Chemical structure of the Hawaiian plume

The two parallel loci of recent Hawaiian volcanoes, Kea and Loa, have been regarded as the best targets to interpret the chemical structure of an upwelling mantle plume derived from the lower mantle. Here we show that the Sr-Nd-Hf-Pb isotopic data of the shield building lavas along the Loa locus form a systematic trend from the main shield stage of Koolau (>2.9 Ma) to the active Loihi volcanoes. The abrupt appearance of Loa type magmatism should be attributed to the transient incorporation of the relatively dense recycled material and surrounding less degassed lower mantle material that accumulated near the core-mantle boundary into the upwelling plume. This episodic involvement could have been trigged by episodic thermal pulses and buoyancy increases in the plume. The continuous appearance of Kea-type lavas during the long history of Hawaiian-chain magmatism and the larger magma volume of Kea-type lavas relative to that of the Loa-type lavas in the last 3 Myr indicate that the Kea locus is closer to the thermal centre of the Hawaiian plume relative to that of the Loa locus.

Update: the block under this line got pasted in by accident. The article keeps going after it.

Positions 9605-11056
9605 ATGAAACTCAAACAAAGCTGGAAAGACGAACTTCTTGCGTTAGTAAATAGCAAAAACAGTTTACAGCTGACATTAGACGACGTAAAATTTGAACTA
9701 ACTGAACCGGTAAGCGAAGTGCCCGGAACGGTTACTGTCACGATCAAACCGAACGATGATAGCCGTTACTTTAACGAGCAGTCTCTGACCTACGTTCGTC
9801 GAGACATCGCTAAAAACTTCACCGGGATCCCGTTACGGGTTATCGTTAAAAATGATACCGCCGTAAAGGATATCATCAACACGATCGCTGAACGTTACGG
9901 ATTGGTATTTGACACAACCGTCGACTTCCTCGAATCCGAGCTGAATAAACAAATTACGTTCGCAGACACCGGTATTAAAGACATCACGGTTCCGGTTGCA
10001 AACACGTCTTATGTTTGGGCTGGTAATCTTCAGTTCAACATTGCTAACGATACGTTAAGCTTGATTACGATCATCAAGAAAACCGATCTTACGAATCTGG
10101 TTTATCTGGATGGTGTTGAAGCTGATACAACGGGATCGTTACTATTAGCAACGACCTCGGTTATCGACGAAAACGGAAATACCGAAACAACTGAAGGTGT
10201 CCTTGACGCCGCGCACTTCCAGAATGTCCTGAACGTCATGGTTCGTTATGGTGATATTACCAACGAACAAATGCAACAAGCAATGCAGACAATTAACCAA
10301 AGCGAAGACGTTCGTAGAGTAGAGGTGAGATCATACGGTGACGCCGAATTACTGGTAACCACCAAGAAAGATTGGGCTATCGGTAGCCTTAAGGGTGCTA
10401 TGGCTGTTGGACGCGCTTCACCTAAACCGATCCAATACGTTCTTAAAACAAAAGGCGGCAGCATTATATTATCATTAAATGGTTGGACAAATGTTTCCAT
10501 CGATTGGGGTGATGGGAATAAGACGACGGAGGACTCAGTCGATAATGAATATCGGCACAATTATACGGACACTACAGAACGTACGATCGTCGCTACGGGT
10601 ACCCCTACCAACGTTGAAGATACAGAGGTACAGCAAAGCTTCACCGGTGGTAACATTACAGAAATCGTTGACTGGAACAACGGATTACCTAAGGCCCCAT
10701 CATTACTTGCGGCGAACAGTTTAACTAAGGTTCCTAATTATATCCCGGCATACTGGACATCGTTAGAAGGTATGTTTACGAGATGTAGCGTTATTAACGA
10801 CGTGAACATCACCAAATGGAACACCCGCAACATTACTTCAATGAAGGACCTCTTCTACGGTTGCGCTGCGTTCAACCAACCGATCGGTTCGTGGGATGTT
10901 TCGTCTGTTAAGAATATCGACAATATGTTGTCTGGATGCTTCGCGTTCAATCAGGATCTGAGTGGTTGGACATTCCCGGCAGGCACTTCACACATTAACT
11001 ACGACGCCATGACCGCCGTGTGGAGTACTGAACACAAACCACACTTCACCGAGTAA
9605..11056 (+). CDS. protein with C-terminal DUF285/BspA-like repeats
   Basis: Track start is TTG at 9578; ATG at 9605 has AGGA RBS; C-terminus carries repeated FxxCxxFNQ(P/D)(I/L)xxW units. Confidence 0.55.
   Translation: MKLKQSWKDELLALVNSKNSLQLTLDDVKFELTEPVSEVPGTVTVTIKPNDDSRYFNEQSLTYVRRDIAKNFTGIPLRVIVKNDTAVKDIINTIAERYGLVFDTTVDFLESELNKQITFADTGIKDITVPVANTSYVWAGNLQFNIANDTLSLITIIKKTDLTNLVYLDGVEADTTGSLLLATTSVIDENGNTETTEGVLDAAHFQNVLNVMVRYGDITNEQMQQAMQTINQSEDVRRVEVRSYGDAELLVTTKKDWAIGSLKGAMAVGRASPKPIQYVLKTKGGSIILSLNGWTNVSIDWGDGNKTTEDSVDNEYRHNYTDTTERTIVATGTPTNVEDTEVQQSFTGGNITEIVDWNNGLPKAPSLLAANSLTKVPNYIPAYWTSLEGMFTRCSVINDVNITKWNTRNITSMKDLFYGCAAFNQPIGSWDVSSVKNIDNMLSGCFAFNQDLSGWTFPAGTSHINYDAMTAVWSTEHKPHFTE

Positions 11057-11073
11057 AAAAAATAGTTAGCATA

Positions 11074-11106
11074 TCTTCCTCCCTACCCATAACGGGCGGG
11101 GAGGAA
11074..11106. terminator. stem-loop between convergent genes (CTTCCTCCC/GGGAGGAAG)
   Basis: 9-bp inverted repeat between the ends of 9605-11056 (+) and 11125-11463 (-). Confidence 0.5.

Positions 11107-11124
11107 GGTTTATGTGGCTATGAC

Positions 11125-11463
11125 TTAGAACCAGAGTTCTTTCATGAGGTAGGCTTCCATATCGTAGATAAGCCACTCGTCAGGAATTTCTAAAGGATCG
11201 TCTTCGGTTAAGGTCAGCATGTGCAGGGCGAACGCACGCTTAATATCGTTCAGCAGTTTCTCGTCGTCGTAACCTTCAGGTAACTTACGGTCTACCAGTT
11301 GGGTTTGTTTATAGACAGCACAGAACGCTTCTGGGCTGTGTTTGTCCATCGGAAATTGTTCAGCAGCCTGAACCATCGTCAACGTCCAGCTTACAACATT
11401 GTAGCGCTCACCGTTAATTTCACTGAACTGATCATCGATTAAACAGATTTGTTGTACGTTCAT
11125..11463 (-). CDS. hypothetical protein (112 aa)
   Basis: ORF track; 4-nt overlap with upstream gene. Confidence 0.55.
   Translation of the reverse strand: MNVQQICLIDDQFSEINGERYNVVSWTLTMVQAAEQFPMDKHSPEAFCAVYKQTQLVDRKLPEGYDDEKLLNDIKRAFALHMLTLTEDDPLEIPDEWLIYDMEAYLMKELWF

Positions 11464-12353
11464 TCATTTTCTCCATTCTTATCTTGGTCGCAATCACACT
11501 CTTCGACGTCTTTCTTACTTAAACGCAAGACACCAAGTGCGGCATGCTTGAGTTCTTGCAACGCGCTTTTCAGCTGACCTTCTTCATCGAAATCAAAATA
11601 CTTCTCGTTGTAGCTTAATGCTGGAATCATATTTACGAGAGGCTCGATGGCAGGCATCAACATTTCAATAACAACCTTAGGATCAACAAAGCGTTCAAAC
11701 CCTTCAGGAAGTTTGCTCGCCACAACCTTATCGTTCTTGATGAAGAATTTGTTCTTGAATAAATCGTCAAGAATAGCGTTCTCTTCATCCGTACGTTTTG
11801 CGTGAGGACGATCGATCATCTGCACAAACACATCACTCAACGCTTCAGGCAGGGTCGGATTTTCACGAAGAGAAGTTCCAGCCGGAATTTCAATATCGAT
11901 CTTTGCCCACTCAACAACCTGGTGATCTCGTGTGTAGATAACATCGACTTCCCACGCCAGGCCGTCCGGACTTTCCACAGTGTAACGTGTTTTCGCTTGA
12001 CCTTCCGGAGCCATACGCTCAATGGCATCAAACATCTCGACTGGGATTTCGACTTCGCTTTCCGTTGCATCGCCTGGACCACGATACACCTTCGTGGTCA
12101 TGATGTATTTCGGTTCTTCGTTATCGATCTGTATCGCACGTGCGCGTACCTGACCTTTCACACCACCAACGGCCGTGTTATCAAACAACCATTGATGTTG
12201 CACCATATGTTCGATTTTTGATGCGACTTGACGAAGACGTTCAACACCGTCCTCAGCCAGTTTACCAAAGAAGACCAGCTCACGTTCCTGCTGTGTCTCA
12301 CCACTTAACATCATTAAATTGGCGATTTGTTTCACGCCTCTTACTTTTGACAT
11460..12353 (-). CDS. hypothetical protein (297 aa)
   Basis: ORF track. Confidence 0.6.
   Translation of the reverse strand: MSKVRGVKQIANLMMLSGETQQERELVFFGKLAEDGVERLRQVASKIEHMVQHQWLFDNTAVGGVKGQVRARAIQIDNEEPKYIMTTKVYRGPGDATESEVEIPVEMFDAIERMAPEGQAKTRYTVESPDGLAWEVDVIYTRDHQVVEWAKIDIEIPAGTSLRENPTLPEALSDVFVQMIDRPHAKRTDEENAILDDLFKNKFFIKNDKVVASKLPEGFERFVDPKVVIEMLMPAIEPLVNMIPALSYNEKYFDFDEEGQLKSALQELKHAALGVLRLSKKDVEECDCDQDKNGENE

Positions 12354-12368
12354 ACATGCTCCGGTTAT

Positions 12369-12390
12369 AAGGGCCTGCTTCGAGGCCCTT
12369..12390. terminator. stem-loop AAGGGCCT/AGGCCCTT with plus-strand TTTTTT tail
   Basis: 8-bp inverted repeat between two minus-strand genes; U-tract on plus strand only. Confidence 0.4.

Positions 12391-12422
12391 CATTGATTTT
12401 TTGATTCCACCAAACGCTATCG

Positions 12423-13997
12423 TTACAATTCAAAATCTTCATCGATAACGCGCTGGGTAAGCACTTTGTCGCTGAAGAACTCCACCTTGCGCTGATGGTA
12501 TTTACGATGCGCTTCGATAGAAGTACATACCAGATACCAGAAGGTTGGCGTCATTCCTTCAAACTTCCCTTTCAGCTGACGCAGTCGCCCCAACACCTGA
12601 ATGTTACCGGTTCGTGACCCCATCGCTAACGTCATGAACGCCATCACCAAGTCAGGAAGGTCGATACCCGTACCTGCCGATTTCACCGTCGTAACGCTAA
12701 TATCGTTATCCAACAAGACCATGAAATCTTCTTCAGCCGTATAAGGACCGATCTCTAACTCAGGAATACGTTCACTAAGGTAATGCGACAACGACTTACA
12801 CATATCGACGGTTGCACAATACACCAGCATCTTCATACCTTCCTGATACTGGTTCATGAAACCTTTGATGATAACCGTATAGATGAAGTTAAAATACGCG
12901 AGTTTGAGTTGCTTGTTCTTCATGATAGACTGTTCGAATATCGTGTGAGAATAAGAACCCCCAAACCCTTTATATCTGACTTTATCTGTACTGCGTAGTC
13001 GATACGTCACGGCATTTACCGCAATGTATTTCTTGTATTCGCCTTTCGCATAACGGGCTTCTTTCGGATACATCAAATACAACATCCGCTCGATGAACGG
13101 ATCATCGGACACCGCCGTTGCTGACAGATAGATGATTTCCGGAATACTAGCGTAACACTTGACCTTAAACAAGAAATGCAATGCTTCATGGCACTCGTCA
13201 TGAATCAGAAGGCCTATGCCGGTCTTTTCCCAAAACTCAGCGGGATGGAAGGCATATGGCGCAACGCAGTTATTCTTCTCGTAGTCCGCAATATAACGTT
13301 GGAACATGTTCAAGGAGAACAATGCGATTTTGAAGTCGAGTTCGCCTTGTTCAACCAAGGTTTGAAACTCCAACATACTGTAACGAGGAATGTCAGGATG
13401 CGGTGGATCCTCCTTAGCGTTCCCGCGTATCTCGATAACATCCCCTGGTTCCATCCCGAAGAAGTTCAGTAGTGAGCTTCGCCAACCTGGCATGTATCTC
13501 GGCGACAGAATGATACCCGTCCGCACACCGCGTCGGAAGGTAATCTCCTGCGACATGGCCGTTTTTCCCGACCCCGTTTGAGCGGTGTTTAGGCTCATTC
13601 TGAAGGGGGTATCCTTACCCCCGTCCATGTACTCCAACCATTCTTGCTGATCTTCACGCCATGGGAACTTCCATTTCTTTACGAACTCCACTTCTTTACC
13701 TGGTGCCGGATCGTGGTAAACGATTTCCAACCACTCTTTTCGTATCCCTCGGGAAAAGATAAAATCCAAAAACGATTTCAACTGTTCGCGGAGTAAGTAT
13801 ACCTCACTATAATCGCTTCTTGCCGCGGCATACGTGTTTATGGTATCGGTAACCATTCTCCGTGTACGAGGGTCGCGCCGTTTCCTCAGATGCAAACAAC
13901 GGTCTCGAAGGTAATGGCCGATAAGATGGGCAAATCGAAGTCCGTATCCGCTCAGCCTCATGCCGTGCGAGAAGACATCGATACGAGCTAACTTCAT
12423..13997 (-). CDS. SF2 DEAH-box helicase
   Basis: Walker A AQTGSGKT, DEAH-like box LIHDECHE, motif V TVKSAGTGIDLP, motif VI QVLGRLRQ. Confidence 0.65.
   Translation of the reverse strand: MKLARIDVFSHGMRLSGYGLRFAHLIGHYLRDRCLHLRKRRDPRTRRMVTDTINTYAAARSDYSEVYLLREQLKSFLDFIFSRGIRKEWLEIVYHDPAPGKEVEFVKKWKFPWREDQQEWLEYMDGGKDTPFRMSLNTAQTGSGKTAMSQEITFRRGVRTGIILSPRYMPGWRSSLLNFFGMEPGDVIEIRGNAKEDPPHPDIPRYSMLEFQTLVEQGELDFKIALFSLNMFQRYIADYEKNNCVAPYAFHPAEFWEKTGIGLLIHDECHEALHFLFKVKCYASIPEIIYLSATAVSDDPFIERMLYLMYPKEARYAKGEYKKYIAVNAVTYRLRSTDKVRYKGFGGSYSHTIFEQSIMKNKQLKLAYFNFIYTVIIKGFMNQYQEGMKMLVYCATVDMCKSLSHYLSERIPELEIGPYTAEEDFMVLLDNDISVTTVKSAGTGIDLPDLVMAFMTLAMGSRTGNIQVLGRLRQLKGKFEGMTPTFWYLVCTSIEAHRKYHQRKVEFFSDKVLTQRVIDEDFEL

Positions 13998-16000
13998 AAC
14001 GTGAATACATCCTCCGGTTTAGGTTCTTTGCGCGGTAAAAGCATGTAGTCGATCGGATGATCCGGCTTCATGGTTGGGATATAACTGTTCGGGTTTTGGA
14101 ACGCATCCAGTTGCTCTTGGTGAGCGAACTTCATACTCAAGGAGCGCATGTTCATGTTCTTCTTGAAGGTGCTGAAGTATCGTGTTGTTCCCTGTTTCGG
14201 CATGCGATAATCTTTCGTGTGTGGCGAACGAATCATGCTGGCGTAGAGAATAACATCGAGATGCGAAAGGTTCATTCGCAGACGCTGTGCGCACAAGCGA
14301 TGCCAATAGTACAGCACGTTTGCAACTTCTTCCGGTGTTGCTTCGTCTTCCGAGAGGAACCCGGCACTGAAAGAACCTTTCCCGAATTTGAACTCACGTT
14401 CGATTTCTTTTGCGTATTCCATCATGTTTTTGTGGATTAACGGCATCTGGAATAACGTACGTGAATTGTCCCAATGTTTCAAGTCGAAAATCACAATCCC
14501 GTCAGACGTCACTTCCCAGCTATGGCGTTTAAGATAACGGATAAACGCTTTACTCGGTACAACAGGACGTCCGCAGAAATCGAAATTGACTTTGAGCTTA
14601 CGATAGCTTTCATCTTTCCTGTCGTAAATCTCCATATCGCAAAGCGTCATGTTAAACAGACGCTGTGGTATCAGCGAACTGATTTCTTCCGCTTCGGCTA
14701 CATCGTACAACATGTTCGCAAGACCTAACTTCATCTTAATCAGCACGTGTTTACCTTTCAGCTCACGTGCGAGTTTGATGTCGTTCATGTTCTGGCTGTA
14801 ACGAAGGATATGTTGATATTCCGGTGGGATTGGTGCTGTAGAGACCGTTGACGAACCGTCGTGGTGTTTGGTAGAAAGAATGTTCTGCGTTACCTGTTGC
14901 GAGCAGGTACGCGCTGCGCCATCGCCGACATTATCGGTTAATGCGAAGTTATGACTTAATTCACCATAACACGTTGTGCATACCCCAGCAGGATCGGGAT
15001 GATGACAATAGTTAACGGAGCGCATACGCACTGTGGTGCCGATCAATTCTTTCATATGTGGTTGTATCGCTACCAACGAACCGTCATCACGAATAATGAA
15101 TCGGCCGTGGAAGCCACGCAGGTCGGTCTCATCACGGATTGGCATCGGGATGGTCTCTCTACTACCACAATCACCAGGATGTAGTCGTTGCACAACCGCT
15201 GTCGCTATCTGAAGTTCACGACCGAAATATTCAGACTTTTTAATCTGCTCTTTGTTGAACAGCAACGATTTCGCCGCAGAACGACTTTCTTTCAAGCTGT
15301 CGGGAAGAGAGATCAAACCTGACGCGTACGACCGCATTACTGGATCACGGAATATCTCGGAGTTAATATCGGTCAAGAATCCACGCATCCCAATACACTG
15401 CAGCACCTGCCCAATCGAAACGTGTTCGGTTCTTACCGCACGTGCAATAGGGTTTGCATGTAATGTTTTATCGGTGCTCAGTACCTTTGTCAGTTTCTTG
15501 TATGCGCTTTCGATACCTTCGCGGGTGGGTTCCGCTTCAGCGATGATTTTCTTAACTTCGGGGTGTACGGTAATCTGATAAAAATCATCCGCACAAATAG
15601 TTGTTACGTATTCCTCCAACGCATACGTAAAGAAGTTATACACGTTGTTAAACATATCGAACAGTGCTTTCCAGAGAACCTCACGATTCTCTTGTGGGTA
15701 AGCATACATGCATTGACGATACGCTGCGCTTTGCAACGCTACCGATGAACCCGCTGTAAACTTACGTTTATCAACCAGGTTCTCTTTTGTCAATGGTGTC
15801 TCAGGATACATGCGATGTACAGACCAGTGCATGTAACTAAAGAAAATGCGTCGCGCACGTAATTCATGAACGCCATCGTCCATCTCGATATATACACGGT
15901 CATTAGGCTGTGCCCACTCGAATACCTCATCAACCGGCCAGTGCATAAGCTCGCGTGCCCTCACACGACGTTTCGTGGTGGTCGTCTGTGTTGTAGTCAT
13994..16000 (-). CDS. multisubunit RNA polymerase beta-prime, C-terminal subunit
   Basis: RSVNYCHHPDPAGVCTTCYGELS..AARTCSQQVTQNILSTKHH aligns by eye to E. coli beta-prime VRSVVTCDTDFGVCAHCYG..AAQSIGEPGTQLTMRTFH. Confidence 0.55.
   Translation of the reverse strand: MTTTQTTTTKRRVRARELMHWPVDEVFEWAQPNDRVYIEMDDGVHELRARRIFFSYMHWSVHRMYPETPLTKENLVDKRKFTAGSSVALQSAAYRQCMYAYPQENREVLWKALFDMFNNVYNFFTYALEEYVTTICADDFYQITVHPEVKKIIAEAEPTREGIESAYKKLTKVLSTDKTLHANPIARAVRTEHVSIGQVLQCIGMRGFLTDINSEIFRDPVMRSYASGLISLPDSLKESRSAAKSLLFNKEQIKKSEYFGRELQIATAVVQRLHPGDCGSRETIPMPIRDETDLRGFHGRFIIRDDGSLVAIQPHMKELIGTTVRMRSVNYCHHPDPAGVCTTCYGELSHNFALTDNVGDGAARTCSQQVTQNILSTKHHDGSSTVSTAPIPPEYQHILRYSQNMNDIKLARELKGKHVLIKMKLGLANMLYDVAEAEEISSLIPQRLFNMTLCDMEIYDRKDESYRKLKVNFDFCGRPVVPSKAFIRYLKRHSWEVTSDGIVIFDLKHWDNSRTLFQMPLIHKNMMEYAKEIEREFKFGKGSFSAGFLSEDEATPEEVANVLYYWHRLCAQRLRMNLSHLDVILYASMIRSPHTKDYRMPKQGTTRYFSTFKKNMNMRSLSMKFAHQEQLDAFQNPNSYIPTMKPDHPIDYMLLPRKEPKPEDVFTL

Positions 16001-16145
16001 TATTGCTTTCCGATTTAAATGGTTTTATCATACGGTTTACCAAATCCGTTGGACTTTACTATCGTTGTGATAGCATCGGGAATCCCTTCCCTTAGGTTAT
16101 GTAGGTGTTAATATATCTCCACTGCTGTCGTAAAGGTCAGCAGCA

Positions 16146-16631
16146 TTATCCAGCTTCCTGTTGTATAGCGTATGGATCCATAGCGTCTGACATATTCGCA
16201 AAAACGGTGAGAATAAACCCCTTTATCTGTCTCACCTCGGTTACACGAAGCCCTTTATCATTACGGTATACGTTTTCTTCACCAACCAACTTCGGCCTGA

Geochemical evolution of Hawaiian mantle plume caused by entraiments of crustal materials. (a) Upwelling of DMK component and production of Koolau magma at 3 Ma. (b) Lanai eruption at 1–2 Ma by melting of EMK component. (c) Dispersion of EMK and reappraisal of Loihi component in the present-day Hawaiian mantle.